“Comfort in generations to come, all the way to the Geulah sheleimah”
The assurance which Rabi Akiva offered his colleagues as they walked among the ruins of destruction, where foxes were roaming the holiest spot on earth — that just as the Churban predicted by the Neviim has come to pass, so will the restoration — continues to offer us reassurance so many centuries later. A powerful English song on Baruch Levine’s recent release, Peduscha, puts this message of hope into song.
While Rabbi Levine originally composed “Akiva Nichamtanu” using the Aramaic words of the Gemara, he realized that he could bring the comfort home to a wider audience in English, and Mrs. Ruchie Togrow has provided lyrics which are both moving and relatable.
“A number of years ago when one of my closest friends lost his father suddenly, he told me that this Gemara at the very end of Maseches Makkos was one of the only things that was able to bring him some level of comfort,” says Rabbi Levine. “That inspired me to publicize these words in song.
“We’re living at a time where Torah study is strong and vibrant, but there is so much suffering, sorrow, challenge, and despair lurking in the background,” he continues. “Surely Rabi Akiva’s colleagues were the greatest scholars and believers, and yet they allowed themselves to feel raw emotion and pain. The Gemara speaks of their crying and the way they tore their clothing. The great Rabi Akiva was able to comfort them, not by offering platitudes, but by showing them, through the words of our Prophets, that precisely the pain itself is the prelude to the Geulah. If Ravina and Rav Ashi decided to place the story in Shas, that means the message of seeing the comfort and hope through the pain itself is here for us today as well.”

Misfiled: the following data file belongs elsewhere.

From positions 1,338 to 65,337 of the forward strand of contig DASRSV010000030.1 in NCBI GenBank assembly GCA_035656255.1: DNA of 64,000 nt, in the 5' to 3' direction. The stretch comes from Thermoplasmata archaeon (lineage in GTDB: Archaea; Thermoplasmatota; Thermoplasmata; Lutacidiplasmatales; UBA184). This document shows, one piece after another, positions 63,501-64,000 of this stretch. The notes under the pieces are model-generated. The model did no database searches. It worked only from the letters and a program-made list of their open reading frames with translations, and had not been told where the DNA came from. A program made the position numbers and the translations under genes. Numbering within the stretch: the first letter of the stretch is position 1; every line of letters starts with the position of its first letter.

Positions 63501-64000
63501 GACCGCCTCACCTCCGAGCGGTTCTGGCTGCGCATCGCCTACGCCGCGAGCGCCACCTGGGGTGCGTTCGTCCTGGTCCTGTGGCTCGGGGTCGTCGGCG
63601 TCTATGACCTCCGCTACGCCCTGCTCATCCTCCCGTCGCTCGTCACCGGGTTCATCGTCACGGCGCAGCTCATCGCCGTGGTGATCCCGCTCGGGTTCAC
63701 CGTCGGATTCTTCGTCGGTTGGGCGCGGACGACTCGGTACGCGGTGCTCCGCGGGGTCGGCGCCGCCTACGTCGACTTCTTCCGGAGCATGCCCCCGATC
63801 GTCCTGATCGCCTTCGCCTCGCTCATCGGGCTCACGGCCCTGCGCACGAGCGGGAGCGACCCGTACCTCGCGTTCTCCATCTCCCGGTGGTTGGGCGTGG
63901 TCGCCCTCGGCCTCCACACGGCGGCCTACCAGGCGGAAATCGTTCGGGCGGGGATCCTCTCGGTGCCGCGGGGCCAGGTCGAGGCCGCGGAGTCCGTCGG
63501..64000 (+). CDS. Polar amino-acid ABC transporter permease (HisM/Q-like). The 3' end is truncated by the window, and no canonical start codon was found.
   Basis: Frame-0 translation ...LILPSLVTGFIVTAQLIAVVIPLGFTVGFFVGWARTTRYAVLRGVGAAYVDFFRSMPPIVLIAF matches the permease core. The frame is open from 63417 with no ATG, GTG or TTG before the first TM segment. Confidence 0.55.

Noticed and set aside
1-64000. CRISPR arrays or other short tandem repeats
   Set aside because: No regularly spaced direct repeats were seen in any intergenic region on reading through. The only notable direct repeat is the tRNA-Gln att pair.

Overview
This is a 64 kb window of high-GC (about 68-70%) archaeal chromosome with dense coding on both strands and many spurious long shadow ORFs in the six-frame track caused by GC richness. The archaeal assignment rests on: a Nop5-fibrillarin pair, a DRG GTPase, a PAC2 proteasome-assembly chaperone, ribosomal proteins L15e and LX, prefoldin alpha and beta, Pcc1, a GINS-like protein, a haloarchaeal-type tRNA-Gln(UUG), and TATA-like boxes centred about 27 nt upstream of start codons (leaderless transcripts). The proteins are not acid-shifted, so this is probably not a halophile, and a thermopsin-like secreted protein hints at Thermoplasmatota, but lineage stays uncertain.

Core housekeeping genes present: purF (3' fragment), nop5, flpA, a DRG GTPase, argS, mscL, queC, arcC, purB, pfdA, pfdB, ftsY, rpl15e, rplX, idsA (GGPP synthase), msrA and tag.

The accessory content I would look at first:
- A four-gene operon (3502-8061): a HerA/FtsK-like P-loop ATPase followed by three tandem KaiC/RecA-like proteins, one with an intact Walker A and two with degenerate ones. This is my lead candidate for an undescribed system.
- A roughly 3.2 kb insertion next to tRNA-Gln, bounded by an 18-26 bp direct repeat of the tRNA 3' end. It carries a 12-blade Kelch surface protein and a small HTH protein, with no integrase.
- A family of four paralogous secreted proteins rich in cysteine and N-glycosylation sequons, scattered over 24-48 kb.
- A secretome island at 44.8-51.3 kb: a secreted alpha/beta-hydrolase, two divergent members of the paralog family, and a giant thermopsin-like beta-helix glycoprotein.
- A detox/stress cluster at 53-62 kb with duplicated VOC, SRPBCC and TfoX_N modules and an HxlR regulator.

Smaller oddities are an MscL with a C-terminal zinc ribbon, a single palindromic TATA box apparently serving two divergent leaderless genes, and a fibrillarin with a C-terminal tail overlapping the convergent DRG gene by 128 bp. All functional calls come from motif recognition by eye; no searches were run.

After the song came out, Levine received a call from a listener, a talmid chacham who remarked that this song also answers why the Gemara repeats the words “Akiva nichamtanu” at its end. “The first ‘Akiva nichamtanu’ refers to the story itself, the reply of the Tannaim to Rabi Akiva,” he posited. “The second one is Ravina and Rav Ashi (many generations later) saying that Rabi Akiva’s words will bring us comfort in generations to come, all the way to the Geulah sheleimah.”
(Originally featured in Mishpacha, Issue 772)